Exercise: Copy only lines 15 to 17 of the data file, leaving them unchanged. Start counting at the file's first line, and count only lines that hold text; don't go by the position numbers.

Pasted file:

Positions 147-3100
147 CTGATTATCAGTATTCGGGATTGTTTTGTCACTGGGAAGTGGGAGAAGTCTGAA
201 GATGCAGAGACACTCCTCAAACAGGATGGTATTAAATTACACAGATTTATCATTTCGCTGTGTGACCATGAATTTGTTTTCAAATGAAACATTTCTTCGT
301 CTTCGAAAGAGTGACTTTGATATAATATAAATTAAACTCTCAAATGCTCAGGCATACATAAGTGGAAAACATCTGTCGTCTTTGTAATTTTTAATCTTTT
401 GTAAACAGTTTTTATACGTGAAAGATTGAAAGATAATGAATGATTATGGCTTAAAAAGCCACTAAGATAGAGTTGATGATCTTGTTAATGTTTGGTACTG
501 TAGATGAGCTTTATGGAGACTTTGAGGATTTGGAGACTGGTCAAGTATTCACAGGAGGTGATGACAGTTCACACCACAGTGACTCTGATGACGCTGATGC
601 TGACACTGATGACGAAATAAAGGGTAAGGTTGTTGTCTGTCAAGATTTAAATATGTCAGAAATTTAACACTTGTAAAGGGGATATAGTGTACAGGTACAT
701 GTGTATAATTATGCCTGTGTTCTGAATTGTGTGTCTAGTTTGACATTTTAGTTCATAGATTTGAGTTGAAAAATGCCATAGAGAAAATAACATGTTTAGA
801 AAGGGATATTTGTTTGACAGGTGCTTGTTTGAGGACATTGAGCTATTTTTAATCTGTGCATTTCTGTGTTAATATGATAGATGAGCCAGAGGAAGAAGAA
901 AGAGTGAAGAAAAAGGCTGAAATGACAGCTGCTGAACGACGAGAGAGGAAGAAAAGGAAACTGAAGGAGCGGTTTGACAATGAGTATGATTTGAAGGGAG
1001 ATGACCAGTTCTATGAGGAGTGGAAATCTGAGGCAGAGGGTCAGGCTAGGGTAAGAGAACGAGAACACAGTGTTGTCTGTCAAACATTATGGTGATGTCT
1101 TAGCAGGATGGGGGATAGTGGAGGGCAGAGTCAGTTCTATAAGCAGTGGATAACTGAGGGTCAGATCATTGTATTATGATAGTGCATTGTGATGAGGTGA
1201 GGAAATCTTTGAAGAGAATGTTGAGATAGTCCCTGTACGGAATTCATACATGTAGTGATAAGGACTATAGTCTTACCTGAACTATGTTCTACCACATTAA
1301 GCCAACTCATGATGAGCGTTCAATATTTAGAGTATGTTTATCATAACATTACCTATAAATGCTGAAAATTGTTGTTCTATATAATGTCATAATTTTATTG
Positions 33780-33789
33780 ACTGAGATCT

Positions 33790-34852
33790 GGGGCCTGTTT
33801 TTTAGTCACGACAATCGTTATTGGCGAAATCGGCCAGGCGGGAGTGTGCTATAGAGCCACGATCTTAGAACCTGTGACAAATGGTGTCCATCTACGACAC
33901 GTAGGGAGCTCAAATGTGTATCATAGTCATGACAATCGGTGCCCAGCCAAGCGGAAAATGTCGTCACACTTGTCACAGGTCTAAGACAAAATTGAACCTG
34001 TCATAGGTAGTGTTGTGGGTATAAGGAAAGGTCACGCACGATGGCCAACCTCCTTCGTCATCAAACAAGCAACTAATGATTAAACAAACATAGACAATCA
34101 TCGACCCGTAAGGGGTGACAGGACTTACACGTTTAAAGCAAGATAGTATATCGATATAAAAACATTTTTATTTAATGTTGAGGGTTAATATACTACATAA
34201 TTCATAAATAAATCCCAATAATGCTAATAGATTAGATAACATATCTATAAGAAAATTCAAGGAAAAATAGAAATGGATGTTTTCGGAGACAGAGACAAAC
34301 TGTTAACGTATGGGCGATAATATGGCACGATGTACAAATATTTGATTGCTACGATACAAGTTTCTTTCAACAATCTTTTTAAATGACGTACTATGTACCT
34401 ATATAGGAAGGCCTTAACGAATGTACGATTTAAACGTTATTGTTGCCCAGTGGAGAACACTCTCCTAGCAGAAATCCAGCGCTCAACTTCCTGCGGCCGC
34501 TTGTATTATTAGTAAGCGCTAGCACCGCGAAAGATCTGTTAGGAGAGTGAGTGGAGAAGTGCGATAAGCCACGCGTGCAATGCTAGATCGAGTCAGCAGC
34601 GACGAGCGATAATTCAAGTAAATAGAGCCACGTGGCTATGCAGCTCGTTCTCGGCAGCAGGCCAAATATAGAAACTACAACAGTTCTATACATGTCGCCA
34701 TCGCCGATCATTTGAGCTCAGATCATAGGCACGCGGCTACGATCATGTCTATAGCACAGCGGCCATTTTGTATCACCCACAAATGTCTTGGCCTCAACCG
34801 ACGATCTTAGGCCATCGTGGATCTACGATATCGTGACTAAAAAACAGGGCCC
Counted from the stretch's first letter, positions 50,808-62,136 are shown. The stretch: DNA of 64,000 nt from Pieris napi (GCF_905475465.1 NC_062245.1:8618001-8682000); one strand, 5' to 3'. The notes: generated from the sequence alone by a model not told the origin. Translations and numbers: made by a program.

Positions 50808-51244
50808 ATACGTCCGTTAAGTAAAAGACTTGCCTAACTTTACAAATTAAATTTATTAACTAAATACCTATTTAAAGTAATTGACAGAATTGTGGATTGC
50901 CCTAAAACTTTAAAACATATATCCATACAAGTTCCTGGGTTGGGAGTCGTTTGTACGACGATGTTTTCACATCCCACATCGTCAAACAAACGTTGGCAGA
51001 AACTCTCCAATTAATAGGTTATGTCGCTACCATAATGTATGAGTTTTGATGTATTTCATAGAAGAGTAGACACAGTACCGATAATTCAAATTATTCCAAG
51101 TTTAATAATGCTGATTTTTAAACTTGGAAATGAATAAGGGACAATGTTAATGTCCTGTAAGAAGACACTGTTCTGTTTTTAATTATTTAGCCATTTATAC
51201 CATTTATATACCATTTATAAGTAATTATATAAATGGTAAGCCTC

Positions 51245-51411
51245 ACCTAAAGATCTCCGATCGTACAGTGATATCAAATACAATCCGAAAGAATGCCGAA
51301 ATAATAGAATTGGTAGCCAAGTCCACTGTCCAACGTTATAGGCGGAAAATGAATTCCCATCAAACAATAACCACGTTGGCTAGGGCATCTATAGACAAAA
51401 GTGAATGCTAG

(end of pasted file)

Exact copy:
Positions 33780-33789
33780 ACTGAGATCT

Positions 33790-34852